Angoon: Janice Kaiser

“I have never really thought of myself as a leader. Before the weekend was over, my three sons, their in-laws and many of my friends had all volunteered money and time to help the family.”


Janice Kaiser is a teacher at Angoon School. She attended the Spring 2014 Talk Story, Write Story workshop in Juneau.


Christmas Angels

In 1999 I was working at the Pacific View Adolescent Treatment Center in Gresham, Oregon.  As Beda, a co-worker, and I were eating lunch one Friday afternoon, Beda began telling me about a family who attended her church. This family consisted of a mother and three children, one of whom was on a respirator. Although the mother had a job, she had a difficult time making ends meet since she had to hire a qualified childcare assistant during her working hours. Beda went on to say how this young mother told her that there was no way she would be able to buy her children gifts for Christmas since she didn’t even know how she was going to pay for her next roll of toilet paper.

I went home that night and shared my conversation with my husband and sixteen-year-old son. My son was horrified to hear about anyone who would be so hard up that she couldn’t afford toilet paper much less Christmas. After very little discussion, we decided that instead of having Santa Claus, we’d buy gifts for Beda’s friend’s children.  After dinner I shared my conversations with my married son, who shared it with his wife and in-laws. Pretty soon my other two sons called and asked why I hadn’t told them about the needy family. Before the weekend was over, my three sons, their in-laws and many of my friends had all volunteered money and time to help the family.

After calling Beda, I found out that the family had a freezer that had died, and they lost all of their frozen food. In addition, their cupboards were bare and they had very little when it came to cleaning and hygiene supplies. I reported back to my Santas, and everyone itemized the presents, money, food, etc. that each could donate. Once that was tallied, we determined what items needed to be purchased with the donated money. Since Christmas was only a week away, each person was given a shopping list to fill and was asked to bring everything to my house to wrap on December 23.  While eating Christmas goodies, we wrapped gifts donated by over thirty people.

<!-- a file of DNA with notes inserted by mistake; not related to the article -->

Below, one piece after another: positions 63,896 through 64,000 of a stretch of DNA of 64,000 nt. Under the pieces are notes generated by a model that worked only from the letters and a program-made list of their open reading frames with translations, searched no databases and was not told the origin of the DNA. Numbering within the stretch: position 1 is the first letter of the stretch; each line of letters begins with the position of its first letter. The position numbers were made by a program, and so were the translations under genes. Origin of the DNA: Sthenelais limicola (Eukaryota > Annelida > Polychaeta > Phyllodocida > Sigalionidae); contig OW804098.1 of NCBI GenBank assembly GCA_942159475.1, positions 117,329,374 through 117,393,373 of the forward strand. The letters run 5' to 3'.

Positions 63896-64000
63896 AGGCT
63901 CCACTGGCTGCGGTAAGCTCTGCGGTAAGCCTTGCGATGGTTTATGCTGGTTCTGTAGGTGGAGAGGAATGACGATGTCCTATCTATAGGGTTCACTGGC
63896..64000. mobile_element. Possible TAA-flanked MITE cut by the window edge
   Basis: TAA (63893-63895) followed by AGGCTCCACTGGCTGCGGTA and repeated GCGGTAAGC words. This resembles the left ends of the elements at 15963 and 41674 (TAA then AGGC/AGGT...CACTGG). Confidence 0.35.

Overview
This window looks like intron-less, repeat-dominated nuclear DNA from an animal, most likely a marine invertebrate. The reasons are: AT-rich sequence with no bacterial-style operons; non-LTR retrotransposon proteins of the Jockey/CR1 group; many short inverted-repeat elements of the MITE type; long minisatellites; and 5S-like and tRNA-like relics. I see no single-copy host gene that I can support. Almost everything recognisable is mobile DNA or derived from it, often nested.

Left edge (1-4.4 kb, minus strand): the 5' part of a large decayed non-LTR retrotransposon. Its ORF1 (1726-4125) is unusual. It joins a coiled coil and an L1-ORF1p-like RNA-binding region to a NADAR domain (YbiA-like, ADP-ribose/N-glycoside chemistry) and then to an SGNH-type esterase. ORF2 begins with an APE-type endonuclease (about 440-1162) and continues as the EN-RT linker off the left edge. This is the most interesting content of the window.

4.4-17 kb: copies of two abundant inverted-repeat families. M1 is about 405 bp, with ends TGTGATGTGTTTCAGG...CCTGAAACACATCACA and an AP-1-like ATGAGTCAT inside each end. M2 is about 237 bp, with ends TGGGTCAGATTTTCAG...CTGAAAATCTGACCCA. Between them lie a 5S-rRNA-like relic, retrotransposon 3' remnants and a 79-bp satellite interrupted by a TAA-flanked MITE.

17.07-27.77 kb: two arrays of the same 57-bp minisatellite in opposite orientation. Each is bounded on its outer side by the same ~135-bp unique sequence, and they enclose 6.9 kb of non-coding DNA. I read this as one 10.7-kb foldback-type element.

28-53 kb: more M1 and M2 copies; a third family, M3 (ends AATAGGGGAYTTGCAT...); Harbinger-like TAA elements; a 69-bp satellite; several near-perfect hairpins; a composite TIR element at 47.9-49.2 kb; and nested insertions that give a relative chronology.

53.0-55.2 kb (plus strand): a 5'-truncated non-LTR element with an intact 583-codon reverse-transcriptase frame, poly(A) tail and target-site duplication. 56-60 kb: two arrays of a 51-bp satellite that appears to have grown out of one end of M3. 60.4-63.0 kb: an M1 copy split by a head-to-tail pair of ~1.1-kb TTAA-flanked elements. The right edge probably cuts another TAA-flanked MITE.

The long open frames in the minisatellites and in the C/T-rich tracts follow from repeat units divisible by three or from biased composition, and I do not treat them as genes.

The afternoon of December 24 we donned Santa hats, loaded up our pickup and my son’s Suburban, and drove to the unsuspecting family’s home.  We were greeted at the door by the mother who looked rather apprehensive when she saw eight strangers on her front steps. We told her we had a delivery from Santa Claus. As she and her children watched, my husband and sons wheeled in a freezer which was loaded with a ham, turkey, frozen fruits and vegetables. Boxes of canned foods, dairy products, fresh fruits and vegetables, breads, Christmas cookies, toiletries, cleaning supplies, and, of course, toilet paper were toted in in front of the wide-eyed children. The last to be carried in were gigantic, Santa sized sacks of gifts for the kids. We left without telling the mother who we were or who was responsible for all that was brought.

The following Monday Beda waylaid me outside my office door to tell me about the angels who had visited her friend’s home and delivered Christmas. Other than Beda, no one knows what we did, but it’s a Christmas story we cherish and retell every Christmas Eve.